posted on Nov, 13 2012 @ 10:37 PM
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reply to post by Auricom
 


wow 3,600 calls is rediculous. this man obviously has to have some kind of problem. maybe an attention disorder. if i was a cop but the 1000th call his phone would be ripped out of his wall



posted on Nov, 13 2012 @ 10:47 PM
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Originally posted by Auricom
That is a LOT of money right there. Although I agree he needs to be punished, I can't help but to feel the police station is happy about it. They'll be getting some new squad cars out of this one.


The final judgement will most likely be far less. And I doubt the guy has enough to cover it. Something tells me multi-millionares don't spend their days pranking 911.



posted on Nov, 14 2012 @ 01:24 AM
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reply to post by boncho
 


We have had this issue at my department a few times now and the steps taken to not only identify the cell phone but to listen to the back ground sounds when the call is made were priorities in the investigations to positiviely identify the indivieual behind the calls.

This is not something the department can do in a few days and requires legal action to gain access to information.

While many people go after law enforcement in this instance the 911 call takers / 911 system / 911 dispatchers can be adversely affected by these types of issues. It can result in actual 911 calls being delayed to dispatch to officers while trying to verify the open fake 911 line is not real. Something that is not always evident in a dispatch enviornment.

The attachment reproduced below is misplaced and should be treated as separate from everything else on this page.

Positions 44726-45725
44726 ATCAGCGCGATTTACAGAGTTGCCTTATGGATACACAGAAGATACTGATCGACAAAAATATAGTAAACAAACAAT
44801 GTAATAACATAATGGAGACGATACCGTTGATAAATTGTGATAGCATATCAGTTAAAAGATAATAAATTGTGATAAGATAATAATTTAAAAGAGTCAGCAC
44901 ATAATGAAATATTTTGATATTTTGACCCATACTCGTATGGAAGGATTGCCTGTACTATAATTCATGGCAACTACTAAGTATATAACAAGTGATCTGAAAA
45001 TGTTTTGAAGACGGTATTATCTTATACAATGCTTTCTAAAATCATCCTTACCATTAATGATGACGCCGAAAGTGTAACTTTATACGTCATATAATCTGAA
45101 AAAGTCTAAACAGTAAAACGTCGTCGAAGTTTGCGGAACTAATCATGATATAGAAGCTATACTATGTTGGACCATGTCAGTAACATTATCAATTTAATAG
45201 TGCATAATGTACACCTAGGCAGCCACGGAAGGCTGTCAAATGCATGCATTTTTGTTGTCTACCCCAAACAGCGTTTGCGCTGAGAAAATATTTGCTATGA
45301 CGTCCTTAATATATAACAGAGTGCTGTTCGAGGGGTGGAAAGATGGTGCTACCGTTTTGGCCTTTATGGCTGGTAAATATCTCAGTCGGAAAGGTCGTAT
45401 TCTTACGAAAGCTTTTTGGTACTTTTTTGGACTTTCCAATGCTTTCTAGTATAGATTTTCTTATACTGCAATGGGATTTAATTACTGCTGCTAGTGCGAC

edit on 14-11-2012 by Xcathdra because: (no reason given)



posted on Nov, 14 2012 @ 01:55 AM
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reply to post by Xcathdra
 


Question though, is it reasonable to assume this could be done before 3,600 calls were made? This seems like a lot xCat. If you think about it, that's 3600 chances of this guy interfering with what could be a life or death situation.

Cheers.

-B

PS, also says in the article this fellow was previously investigated. So if they did get court authorization to track him the first time, would they have to do that again in future occurrences?
edit on 14-11-2012 by boncho because: (no reason given)



posted on Nov, 14 2012 @ 02:35 AM
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reply to post by boncho
 


It all depends on the area in question, topography, phone company, how advance the 911 system is etc etc etc. My example is based on our systems... some will find it easier, some will find it harder.

As for the second question about previous investigation it depends on the end result of the first investigation. I am assuming the 2nd investigation is based on new info so chances are yes, they would need new court authorization.
edit on 14-11-2012 by Xcathdra because: (no reason given)